Stonor Saunders pictures Berlin as meddlesome and secretive, and motivated by the sheer desire “to be at the centre of an intrigue.” I will not pass judgment on Berlin’s motivations, but I do welcome a fresh look at the historical record. However, I should like to point out that the credibility of a renewed look at the evidence depends on the strength of the evidence provided. If the alleged ‘evidence’ rests on a misinterpretation of the documents, this will take the wind out of the sails of the revisionist reading. And this is what happens with one of the central considerations offered by Stonor Saunders for her claim about Berlin’s role in the affair. I am referring to the (alleged) evidence she cites from a reply by Martin Malia, dated 26 November 1956, to a now lost letter by Berlin. The lost letter to Berlin was itself a reply to a letter from Malia, dated April 1956, in which Malia informed Berlin that Pasternak was considering sending out a copy of Doctor Zhivago with some unnamed French students (they were Martinez, Aucouturier and Allain: see Tolstoy 2009 and Malia and Engerman 2005).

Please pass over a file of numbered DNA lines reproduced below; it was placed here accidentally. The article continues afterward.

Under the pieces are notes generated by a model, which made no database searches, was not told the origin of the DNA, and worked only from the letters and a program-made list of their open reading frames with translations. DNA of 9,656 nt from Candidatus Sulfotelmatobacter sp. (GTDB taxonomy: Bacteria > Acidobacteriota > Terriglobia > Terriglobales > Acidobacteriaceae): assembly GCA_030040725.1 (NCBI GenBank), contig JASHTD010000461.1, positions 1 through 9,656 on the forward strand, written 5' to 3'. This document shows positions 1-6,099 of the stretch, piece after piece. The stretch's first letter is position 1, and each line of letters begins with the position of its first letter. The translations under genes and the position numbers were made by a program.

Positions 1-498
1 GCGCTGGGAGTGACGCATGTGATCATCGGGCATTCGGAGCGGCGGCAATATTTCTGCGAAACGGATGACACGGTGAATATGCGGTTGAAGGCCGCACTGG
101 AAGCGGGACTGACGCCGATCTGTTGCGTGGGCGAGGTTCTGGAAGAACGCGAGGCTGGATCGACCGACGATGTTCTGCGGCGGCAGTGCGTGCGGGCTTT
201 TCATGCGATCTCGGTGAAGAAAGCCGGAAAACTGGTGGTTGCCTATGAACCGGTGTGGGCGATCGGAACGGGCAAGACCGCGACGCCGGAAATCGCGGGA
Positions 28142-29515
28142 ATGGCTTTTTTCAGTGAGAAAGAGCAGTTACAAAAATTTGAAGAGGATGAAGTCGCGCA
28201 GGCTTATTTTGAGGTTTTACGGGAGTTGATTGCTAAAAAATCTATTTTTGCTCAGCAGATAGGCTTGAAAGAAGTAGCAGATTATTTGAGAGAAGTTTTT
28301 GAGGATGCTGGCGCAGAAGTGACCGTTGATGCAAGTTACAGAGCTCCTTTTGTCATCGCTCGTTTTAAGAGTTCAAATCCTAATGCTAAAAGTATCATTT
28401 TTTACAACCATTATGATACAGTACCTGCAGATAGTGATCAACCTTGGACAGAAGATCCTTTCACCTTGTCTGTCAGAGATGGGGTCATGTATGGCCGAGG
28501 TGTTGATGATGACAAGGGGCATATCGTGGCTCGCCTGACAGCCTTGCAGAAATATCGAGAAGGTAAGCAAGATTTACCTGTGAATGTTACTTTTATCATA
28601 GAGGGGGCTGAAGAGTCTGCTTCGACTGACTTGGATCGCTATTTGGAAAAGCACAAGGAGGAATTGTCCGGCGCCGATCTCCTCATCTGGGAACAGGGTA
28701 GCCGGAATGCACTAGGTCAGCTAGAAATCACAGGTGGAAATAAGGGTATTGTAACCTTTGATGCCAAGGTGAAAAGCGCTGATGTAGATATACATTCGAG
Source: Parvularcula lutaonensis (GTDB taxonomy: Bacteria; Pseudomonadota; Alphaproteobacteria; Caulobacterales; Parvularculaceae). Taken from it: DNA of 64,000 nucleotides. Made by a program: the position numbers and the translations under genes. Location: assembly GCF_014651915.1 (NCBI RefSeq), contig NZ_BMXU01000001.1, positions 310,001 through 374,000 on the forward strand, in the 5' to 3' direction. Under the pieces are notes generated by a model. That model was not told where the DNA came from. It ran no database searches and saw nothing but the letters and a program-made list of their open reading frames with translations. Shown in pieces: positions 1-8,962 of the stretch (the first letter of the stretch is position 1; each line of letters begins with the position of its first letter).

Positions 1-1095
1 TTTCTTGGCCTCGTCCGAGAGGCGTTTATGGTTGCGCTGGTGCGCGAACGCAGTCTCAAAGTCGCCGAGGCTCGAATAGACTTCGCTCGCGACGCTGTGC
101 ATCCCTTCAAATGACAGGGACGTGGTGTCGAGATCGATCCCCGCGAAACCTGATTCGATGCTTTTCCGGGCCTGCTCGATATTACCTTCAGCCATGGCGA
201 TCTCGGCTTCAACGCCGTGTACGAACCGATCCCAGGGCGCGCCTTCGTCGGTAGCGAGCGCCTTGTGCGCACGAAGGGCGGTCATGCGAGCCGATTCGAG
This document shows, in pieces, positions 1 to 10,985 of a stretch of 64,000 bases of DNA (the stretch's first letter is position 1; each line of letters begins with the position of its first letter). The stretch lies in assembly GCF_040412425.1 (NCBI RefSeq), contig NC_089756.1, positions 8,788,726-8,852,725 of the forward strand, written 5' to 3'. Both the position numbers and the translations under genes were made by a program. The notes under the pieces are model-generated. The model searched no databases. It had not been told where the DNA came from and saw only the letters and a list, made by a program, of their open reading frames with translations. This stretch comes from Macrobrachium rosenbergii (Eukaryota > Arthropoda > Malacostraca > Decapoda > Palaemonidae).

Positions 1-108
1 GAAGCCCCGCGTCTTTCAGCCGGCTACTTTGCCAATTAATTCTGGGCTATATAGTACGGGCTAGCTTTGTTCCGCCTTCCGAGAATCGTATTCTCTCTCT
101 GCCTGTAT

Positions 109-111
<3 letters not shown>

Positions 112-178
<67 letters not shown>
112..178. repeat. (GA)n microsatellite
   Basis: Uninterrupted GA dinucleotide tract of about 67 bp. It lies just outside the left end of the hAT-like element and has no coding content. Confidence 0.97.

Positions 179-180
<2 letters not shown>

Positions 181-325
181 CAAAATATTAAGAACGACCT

Martin Edward Malia (1924-2004)

Martin Edward Malia (1924-2004)